US 5248025 A
A device to facilitate the feeding of a supply of parts from the flat central area of powered feeders to a predetermined exit point at the perimeter of the feeder. The device is comprised of the distribution cone and retaining means placed on and in the powered feed table. The cone is fixed in a off-center position in the feed table by means of a shaft attached to the cone that rides in a adjustable bearing block where it is free to rotate but not move laterally. The bearing block is mounted on a stationary support that comprises a tube and/or a rod with fixed end plates that mount permanently on the base of a powered feed table. The rod of one support is fitted into the tube of the other support thereby allowing the use of the assembly on various width and diameters of feed tables. When the cone is fixed in the proper position, parts that are carried on the feed table surface will be guided along the edge or over the cone to the perimeter of the feed table and from there to the exit.
1. Cone assembly urging parts to the periphery of a rotary feed table, comprising:
a cone assembly having a shaft attached at its apex;
a bearing block mounted slidingly on a tube or bar;
a bar or tube mounted to end pieces that fasten to the rigid base of a rotary feed table; and a means of fixing the bearing block to the tube or bar preventing the cone assembly from translating on the feed table.
2. The cone assembly as recited in claim 1, where the round shaft is affixed at the apex of the cone is made from metal or a plastic material in one or two piece construction.
3. The cone assembly as recited in claim 1, where the shaft may be affixed to the bearing block extending downward and the cone having a hole at its apex being free to rotate and move axially but not radially.
4. The cone assembly as recited in claim 1, wherein the single tube or bar is supported by an L-shaped bracket, having either a round bar or having a tube rigidly mounted to end plates with the bar fitting inside the tube allowing lateral adjustment.
5. The cone assembly as recited in claim 1, wherein the bar or tube may have the bearing block mounted at a fixed location.
6. The cone assembly as recited in claim 1, wherein the bearing block is fixed to a support above the rotary feed table preventing translation of the cone assembly on said feed table.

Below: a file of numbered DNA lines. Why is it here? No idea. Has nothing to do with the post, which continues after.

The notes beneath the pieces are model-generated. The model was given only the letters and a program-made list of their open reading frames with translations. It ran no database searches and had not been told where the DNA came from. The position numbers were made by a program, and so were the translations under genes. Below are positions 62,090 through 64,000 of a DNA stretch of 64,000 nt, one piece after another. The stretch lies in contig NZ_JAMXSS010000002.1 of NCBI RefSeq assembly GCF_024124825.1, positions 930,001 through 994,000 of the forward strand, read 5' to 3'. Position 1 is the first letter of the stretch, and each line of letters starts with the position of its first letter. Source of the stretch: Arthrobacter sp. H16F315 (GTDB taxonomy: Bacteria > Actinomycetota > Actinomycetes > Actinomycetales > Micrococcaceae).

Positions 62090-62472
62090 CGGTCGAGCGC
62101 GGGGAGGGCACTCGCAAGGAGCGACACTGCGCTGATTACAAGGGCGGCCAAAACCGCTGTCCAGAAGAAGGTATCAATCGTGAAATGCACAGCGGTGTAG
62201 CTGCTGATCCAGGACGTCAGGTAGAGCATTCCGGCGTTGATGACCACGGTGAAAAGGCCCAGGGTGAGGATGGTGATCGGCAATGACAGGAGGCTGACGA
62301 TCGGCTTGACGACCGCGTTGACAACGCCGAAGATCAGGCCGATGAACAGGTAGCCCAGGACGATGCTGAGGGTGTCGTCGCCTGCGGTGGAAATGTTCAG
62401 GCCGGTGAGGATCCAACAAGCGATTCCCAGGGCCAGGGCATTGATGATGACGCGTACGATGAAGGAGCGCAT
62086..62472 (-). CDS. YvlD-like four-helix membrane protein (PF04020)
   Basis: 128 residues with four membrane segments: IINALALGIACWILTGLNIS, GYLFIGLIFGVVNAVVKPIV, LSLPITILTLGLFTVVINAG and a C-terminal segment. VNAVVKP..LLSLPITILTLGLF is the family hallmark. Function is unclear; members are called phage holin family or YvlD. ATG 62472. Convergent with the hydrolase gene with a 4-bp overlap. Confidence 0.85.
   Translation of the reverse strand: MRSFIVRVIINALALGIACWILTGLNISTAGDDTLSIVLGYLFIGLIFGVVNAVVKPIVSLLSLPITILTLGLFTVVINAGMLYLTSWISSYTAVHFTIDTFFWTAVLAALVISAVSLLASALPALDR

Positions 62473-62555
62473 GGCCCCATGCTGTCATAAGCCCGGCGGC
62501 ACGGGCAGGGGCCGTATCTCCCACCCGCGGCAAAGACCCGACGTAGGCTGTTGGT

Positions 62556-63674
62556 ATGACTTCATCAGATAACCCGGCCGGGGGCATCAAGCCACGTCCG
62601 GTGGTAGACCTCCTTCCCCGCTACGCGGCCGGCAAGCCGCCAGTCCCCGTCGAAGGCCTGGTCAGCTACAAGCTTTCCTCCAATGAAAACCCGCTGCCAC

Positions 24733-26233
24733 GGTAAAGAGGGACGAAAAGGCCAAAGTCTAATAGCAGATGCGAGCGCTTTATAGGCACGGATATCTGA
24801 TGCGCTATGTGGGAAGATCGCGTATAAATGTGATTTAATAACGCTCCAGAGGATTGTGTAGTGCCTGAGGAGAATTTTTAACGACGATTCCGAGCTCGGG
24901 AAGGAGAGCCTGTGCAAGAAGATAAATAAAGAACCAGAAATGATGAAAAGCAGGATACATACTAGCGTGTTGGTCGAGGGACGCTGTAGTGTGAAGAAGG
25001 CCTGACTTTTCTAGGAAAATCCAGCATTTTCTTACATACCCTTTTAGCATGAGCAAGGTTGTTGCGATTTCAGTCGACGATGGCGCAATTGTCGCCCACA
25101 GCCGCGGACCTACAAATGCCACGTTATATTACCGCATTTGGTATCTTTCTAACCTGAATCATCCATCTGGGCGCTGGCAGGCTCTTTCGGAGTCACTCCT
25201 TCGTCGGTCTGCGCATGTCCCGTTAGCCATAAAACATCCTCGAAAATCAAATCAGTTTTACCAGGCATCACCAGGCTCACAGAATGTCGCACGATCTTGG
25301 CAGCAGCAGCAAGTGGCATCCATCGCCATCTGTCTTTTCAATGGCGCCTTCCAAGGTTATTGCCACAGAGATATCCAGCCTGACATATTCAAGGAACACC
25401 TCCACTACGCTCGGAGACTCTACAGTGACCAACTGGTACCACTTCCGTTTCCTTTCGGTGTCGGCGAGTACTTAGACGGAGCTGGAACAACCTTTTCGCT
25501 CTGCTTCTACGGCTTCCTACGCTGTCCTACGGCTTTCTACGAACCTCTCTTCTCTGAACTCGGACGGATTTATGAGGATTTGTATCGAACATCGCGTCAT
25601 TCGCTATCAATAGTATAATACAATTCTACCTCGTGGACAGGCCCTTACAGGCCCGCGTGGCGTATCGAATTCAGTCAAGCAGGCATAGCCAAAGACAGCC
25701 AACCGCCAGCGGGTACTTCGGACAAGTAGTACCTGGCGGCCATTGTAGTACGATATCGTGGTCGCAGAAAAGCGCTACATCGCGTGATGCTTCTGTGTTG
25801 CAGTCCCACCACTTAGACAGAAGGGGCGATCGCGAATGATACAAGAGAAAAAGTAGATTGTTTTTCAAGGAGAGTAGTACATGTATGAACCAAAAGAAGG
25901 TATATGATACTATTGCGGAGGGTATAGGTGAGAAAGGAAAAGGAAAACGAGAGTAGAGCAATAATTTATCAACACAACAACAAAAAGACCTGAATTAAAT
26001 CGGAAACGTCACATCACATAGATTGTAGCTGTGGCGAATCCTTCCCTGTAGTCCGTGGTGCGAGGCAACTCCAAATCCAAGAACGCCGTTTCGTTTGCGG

7. The cone assembly as recited in claim 1, wherein the bearing block uses a hole permitting a shaft to move freely axially and rotationally.
8. The cone assembly as recited in claim 1, wherein the edges of the cone are sharp or slightly rounded allowing different parts to slide onto the sloped sides without sustaining damage.
This invention generally pertains to a method of moving and feeding of parts in a single row to it's following operations.
The invention relates to methods and devices that cause parts to be transported to the periphery of powered rotary feed tables.
Manufacturing operations in small and large assembly plants use a variety of feed tables to load parts into assembly machines or for queuing parts between assembly machines to allow a buffer of parts. Three major systems are used to feed parts in these operations:
1) Vibratory Feeders: The vibratory feeders have limitations when parts are constantly vibrated and rubbing together, thereby generating residue due to abrasion of parts. Vibratory feeders further have a very high noise level.
2) Rotary Feeders: They are lower in cost and lend themselves for a gentler handling of parts and quiet operation. These later are used in large quantity in the bearing assembly operations of rolling element bearing manufacturers. One hinderance to the wider use of these rotary feed tables has been the tendency of parts to stay in the center of tables and not be fed out to the peripheral exit tracks. To overcome this limitation, various devices have been incorporated with limited success. The most widely utilized devices are a variety of paddles with springs that are allowed to rotate out of the way when the load is large and let the springs push the parts to the periphery as the volume of parts becomes less. However, success is limited because of spring breakage and jamming of parts at various load levels in the feed table.